I would try to narrow down the type of shoe first, then try to find the fit that works best for you. if you are on your feet a lot, you might benefit from an orthopedic doc who specializes in feet checking you out and determining whether orthotics might be beneficial. I was a high mileage runner for 30 years, and now walk/hike at least 1000 miles a year. I should have been using custom orthotics when I was younger, but they have still been enormously beneficial, vastly reducing knee, foot, and tendon issues.
-running shoes if you need less lateral support and overall durability
-trail running shoes, which are basically a running shoe built with bumpy surfaces and more durability and lateral support in mind, usually have more aggressive soles and beefier materials than a typical running shoe
-low hiking shoes, which are usually (but not always) even more durable, robust, supportive than most trail runners.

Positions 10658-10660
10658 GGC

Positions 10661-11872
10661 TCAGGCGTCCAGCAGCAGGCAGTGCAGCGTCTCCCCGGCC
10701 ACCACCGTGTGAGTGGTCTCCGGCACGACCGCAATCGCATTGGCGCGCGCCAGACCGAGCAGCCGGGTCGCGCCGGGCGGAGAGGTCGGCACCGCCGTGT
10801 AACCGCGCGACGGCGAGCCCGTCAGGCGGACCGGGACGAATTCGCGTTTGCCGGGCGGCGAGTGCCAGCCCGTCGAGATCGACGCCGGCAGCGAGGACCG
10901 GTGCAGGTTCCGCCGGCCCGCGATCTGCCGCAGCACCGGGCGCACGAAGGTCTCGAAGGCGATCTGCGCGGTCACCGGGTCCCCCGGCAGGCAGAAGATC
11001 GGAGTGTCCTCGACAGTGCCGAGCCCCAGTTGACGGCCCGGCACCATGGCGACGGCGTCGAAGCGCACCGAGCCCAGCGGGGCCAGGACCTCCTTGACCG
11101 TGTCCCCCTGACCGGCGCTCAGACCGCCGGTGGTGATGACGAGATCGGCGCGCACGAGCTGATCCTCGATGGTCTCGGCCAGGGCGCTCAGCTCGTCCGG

-mid hiking shoes - often a low hiker design with more material further up the ankle - depending on brand, maybe a slightly heavier-gauge midsole and materials.
-hiking boot - over the ankle design, sometimes (but not always) stiffer materials used in the body and midsole.
as you move from running shoe toward hiking boots, expect the shoes at each stage will generally be somewhat heavier.
I hesitate to recommend any particular brand for fit - you have to find what works for you. for durability purposes, I have had good luck, in no particular order, with New Balance running shoes, Oboz (low hiking shoes and hiking boots), Salomon (low and mid hiking shoes), and Limmer boots.